During her 30-year career teaching high school English, my mom used to say that great teaching was theater. She never felt like just explaining Shakespeare or Chaucer or Twain would make the desired impression on the classroom full of teens. If you wanted to get and keep their attention, you needed to put on a show.
It turns out we all have opportunities to turn our performance up by putting on a show of our best selves.
You’re selling raffle tickets to a fundraiser. You can sit behind the desk and wait for willing raffle enthusiasts to arrive. Or you can stand up and spend the next 20 minutes trying 40 different pitches to entice those passing by. Guess which way will teach you something about sales and inevitably lead to selling more tickets?
Your teen tells you they’re tired of taking piano lessons. You can defend the lessons’ value and cite how much money you’ve already invested in piano perfection. Or you can put on a show and use the conversation as an opportunity to really listen to what your student is thinking and feeling. The show opens up the door for more understanding and maybe even to your student asking you for advice in the future.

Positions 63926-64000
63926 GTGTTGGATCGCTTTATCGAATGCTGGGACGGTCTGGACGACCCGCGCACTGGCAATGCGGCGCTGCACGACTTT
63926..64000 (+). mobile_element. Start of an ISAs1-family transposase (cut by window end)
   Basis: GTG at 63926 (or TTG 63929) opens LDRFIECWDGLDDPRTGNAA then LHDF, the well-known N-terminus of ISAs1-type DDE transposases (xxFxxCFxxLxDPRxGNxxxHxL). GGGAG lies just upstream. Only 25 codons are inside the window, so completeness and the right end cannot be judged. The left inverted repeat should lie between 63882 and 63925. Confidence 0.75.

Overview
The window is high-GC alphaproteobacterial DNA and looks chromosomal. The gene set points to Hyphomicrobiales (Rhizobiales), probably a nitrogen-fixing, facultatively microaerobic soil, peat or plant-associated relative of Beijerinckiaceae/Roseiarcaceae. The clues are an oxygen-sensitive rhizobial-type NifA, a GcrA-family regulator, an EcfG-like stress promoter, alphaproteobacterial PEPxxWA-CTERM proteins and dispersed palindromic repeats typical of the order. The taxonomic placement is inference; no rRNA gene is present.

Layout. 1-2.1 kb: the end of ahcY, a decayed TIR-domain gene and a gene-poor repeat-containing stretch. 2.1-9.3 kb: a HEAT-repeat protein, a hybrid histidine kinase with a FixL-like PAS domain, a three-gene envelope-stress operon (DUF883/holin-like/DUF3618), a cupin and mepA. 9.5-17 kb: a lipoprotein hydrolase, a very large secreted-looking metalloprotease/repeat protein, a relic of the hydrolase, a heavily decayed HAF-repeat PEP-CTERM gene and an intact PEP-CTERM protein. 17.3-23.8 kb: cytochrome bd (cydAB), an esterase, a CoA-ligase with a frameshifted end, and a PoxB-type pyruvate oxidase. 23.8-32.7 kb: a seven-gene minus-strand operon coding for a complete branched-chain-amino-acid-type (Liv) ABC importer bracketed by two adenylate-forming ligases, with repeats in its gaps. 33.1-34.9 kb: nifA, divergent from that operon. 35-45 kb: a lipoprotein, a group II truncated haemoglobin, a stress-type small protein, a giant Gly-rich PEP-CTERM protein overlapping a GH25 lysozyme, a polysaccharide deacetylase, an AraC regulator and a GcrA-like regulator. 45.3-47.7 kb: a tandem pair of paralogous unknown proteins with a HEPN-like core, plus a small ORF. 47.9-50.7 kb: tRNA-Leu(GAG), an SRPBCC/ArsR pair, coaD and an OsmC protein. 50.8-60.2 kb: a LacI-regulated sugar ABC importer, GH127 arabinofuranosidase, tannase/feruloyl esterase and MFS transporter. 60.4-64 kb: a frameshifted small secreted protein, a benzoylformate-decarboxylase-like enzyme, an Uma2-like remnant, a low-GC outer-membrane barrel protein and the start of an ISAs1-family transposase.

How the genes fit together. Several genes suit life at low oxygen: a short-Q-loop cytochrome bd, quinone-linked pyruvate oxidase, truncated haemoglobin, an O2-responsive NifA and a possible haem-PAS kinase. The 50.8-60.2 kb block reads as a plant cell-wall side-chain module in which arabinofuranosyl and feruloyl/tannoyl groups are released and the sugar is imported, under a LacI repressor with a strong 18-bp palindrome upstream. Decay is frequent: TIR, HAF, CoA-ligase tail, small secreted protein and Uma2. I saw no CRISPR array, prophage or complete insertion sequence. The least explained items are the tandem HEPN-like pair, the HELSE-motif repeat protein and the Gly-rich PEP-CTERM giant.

You’re headed to a faculty meeting during the busiest time of the year, with papers and to-do’s and a million other things you could get done during this time. But if you’re going to be in the room anyway, what’s the best show you could put on to make the time better for you and for everyone else?
Putting on a show isn’t about being disingenuous. It’s recognizing that this moment, this interaction, this question or meeting or insight–it matters. It can move things forward. But not without someone acknowledging and capitalizing on the opportunity.
When you do this enough to make it a habit, it won’t take long before you’re known for always making things better whenever involved. And that’s never a bad reputation to have when you’re looking to stand out.
Make it count. It’s showtime.